26 OCT 2018

Putting mental health first

Nothing is more important than knowing you and your loved ones will receive the best possible care. That is why delivering a fairer share of healthcare in Dover and Deal is right at the top of my agenda.

That means bringing more services to Buckland Hospital and Deal Hospital. It means fighting for more GPs in our area.

And it also means battling for better mental healthcare. Mental health is just as important as physical health – and it must be treated that way.

That's why I fought so hard against plans to slash hours at Deal Mental Health Centre. Thankfully health chiefs did the right thing and have agreed to keep this vital service open five days a week.

And it's why we brought in a new trust to help local youngsters with mental health issues. Too many young people had been waiting far too long for treatment. The new team are tackling the backlog and the waiting list is now coming down.

It's been a long battle – but things are starting to improve. Equal treatment of physical and mental health has been enshrined in law. Spending on mental health has now increased to more than £11 billion. The Government is boosting the number of mental health professionals by 21,000.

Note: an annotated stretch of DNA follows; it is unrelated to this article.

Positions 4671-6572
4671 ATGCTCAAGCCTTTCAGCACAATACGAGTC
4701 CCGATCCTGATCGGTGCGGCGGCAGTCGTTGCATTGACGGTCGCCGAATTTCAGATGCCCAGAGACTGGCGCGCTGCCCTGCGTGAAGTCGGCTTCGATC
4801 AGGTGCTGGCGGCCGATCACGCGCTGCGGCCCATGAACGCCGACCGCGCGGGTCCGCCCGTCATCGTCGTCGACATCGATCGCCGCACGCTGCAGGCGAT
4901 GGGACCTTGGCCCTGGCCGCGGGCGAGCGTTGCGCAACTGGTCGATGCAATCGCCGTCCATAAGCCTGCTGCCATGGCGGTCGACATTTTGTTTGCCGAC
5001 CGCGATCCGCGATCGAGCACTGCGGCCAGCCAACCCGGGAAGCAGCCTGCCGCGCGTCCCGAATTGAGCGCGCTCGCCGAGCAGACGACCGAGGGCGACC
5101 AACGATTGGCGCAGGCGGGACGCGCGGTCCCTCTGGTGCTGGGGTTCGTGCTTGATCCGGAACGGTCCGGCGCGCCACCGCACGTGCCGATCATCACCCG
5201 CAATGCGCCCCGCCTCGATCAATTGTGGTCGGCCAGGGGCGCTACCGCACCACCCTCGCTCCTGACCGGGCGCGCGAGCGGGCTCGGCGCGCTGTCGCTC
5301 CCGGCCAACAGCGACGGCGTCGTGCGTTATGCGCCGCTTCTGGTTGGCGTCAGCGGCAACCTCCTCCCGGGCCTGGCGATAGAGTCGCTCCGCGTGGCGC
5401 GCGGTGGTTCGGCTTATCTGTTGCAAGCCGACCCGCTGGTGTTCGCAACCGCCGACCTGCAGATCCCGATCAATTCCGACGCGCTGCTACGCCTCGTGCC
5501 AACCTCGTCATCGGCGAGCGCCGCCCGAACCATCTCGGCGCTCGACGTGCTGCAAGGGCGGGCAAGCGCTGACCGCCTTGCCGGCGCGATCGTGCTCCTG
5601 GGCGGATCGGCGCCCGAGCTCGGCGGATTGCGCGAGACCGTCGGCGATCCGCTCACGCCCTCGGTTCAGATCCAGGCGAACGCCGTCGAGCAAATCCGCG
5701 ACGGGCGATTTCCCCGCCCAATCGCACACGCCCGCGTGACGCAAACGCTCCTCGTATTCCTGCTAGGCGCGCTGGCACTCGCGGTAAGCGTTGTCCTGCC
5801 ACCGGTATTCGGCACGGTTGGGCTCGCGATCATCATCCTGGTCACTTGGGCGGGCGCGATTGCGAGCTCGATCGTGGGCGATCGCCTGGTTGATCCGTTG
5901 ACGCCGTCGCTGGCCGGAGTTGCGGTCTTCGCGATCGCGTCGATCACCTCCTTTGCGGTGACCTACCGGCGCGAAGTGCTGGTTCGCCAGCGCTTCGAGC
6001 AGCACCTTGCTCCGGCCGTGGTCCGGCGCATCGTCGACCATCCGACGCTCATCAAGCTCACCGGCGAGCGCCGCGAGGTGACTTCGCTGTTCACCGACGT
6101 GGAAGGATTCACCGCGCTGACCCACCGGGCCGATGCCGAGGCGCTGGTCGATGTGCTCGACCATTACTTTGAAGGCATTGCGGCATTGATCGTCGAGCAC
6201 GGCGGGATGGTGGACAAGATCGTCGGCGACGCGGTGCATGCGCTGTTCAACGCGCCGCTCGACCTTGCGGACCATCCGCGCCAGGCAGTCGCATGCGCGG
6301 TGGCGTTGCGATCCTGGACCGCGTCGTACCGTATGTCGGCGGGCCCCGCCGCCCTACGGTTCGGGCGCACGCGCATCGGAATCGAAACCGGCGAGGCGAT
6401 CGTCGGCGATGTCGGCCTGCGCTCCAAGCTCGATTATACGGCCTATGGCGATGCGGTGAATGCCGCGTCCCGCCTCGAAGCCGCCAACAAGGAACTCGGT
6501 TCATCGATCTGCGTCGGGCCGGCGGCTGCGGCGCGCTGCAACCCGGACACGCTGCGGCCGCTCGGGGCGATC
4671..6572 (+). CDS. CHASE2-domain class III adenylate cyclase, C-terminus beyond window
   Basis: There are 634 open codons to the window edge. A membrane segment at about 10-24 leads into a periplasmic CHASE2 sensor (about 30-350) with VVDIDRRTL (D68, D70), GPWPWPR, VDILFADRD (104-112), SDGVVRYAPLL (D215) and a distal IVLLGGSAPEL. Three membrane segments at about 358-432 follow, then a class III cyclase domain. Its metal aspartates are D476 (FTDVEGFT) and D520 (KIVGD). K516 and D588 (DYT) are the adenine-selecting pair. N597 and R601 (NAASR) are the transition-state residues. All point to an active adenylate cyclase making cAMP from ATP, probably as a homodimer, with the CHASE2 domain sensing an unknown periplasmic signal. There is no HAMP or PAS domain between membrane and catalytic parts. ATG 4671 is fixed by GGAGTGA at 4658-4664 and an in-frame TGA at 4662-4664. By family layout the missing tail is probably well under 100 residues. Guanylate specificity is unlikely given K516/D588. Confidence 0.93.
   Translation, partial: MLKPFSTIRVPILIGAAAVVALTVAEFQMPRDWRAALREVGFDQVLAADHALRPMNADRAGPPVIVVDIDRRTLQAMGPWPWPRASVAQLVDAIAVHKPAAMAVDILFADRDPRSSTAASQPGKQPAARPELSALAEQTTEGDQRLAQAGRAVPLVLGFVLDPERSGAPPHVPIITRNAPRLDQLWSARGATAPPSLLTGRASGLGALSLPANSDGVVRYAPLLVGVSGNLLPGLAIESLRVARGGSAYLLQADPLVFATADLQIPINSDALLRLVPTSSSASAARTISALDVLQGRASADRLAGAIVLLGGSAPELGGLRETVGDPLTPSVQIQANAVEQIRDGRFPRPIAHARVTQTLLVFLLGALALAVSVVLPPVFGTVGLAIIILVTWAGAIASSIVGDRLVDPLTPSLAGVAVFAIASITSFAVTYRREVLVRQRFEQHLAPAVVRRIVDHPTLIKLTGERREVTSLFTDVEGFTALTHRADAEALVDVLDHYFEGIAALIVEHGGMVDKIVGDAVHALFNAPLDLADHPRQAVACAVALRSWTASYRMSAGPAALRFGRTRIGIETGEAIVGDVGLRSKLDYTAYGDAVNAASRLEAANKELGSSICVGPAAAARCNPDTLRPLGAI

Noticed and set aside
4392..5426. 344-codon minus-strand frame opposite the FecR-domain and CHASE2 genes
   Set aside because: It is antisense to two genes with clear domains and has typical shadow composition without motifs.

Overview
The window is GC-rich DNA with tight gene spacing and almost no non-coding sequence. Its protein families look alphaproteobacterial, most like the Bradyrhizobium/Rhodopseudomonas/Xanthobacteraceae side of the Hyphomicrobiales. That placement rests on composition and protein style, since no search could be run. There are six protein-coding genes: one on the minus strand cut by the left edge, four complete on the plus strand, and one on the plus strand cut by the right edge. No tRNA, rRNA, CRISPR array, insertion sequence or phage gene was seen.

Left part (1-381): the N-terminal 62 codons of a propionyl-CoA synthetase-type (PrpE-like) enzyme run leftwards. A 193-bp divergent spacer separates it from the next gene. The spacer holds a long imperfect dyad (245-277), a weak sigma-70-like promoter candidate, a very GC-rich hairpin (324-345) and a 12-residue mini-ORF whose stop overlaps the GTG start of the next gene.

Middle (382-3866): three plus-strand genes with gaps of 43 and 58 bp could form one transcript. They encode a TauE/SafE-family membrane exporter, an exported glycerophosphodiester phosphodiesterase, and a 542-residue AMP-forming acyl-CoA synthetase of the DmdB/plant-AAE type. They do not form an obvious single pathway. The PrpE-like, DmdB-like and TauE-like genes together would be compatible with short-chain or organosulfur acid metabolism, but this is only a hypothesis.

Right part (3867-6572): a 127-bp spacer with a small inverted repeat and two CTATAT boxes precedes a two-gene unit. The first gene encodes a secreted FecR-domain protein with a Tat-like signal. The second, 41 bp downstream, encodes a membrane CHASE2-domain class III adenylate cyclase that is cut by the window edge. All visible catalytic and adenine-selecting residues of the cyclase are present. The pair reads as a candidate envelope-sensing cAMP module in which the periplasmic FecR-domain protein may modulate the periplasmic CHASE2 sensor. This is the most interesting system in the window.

And here in Dover and Deal, a few local heroes have been making a real difference. Take Tracy Carr, who runs the Talk It Out support group in Deal. I cannot begin to guess how many lives she's saved and how her incredible work has taken pressure off local health services.

It's important that volunteers like Tracy get the help they need – and that vulnerable people know where to turn to in a crisis. That's why I organised a mental health roundtable last week to bring everyone together.

Tracy joined me and representatives from local heath bodies. We heard from some of Talk It Out's service users about how things could be improved – particularly with the Crisis helpline, which people are advised to call in their most desperate hour.

We also heard how mental health services and caseloads at Coleman House in Dover have got better in recent months. And that plans are afoot for more primary care mental health specialists in our area.

There has been more good news recently with the opening of support charity Take Off's new base in Dover, which I recently visited. Their team are a real inspiration to everyone who has suffered from mental health problems. They have all battled through really difficult times themselves – and are now using their experience to help others.

It's vital we work together to help people suffering with mental health. People need somewhere to turn in their darkest hour. The more we can improve local services, the more lives we can save.


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Charlie Elphicke

Here you can read about local news matters and what I've been up to. You can make comments too. I'd welcome your feedback, so please do feel free to comment!